That One Guy (profile) says:

Re: Re:

I guess if we really wanted the citizens to care about cops doing this you need to put it in terms that they seem to care about…

Forget about the citizens caring what the cops do, I’m more concerned about the cops caring about acts like this, something they don’t really have to worry about currently since the bill is always laid at someone else’s feet.

Swap this…

Because of what this asshole did your property taxes just went up $10.

Out with this…

Because of what fellow officer/sheriff/deputy X did, the precinct(along with their wages) budget just took a huge hit, and as such there will be no bonuses, raises, or extra pay for overtime this year.’

…. And I imagine behavior would change a lot quicker, with the added bonus that the right people would be paying the penalties for once.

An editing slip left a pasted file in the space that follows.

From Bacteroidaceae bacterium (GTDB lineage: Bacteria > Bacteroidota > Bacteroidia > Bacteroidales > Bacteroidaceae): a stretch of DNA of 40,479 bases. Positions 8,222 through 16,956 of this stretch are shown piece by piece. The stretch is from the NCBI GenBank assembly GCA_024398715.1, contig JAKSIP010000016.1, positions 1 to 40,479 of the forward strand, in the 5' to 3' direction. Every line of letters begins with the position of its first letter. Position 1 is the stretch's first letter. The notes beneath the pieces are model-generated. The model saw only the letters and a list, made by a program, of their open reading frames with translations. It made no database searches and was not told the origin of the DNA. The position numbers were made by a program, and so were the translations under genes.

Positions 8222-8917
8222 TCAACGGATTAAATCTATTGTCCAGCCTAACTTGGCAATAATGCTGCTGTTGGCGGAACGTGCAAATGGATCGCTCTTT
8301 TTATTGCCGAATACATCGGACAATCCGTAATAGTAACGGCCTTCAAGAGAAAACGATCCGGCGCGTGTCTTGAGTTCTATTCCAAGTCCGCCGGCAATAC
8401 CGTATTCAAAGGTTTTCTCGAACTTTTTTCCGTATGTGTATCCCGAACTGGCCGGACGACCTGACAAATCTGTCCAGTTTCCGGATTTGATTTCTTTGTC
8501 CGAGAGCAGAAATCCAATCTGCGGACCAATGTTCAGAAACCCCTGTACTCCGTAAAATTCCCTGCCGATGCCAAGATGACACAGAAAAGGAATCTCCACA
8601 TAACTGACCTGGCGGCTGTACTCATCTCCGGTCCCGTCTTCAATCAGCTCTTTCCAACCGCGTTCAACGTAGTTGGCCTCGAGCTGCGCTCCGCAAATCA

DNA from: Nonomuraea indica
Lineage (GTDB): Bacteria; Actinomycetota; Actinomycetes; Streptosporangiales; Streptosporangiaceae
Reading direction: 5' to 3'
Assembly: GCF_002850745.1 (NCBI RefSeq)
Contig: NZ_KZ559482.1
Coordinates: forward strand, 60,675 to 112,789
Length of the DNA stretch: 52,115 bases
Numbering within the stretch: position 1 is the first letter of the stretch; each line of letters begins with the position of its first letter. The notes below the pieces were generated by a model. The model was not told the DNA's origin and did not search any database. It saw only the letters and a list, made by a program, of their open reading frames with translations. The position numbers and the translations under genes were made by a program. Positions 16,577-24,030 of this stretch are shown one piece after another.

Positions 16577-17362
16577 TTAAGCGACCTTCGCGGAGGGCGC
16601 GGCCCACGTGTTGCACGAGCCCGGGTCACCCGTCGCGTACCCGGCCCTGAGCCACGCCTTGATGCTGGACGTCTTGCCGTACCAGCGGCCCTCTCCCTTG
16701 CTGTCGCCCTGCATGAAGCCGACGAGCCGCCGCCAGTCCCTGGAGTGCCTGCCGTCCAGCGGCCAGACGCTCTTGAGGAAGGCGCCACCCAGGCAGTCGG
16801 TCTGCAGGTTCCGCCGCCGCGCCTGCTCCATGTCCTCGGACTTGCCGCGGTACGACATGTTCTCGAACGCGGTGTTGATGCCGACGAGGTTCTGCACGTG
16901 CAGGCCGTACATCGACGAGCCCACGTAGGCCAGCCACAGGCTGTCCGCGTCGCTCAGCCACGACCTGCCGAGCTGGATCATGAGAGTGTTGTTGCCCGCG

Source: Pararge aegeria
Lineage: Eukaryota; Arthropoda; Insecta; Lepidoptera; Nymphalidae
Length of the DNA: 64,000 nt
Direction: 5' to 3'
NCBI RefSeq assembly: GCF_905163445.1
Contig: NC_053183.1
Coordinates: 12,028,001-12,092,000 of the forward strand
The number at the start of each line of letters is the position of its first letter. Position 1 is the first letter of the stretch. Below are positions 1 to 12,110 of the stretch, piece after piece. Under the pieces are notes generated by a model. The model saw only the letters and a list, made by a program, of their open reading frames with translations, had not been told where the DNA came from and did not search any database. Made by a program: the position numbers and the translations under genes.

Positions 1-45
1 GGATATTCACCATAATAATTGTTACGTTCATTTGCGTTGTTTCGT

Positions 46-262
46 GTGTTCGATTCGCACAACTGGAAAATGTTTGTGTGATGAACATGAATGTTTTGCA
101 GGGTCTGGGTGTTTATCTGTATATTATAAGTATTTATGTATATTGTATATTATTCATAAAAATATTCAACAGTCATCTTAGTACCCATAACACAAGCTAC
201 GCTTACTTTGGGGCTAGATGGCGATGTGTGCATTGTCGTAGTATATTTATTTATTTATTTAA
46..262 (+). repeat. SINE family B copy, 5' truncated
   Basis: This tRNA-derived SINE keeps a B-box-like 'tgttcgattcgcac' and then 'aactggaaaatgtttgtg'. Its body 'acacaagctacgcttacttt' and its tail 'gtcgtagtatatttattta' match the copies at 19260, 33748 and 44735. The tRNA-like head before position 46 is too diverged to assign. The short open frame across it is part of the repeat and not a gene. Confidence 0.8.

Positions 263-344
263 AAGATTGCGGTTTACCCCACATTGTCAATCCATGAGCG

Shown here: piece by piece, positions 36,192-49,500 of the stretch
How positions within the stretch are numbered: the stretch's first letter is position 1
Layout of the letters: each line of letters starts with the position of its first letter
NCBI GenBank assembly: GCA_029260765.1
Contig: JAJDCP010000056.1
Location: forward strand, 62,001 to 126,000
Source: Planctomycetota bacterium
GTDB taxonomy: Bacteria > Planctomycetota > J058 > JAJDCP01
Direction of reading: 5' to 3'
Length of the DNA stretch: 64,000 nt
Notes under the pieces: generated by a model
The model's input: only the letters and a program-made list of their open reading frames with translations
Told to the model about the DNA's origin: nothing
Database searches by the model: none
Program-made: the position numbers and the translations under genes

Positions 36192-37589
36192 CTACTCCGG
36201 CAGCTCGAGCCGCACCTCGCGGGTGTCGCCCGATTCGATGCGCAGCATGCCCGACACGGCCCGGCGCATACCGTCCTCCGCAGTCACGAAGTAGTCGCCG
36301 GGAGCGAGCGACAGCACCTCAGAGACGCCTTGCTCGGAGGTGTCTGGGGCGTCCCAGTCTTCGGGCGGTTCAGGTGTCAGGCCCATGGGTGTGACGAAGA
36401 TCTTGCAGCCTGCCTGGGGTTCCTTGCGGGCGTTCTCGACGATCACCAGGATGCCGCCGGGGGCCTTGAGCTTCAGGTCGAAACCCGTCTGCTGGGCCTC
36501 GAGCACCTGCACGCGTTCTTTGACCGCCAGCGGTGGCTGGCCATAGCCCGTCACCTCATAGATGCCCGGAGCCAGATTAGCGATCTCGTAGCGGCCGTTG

Mason Wheeler (profile) says:

There’s a guy I used to know. He was one of the worst bullies at my high school. In the same year as me, and he was like that for all four years I was there. I was new in town Freshman year, so I wasn’t there for middle school, but there’s no good reason to believe that he wasn’t like that in middle school too. That kind of behavior doesn’t come out of nowhere.

He’s dead today. He did something really stupid not that long after graduation and it blew up on him.

I can’t help but think, maybe if he had gotten arrested in middle school and had a bit of “scared straight” pounded into his head, maybe if he hadn’t been able to use his charm and athletic talent to escape all responsibility for his misdeeds, just maybe his life would have ended up on a better path.

That One Guy (profile) says: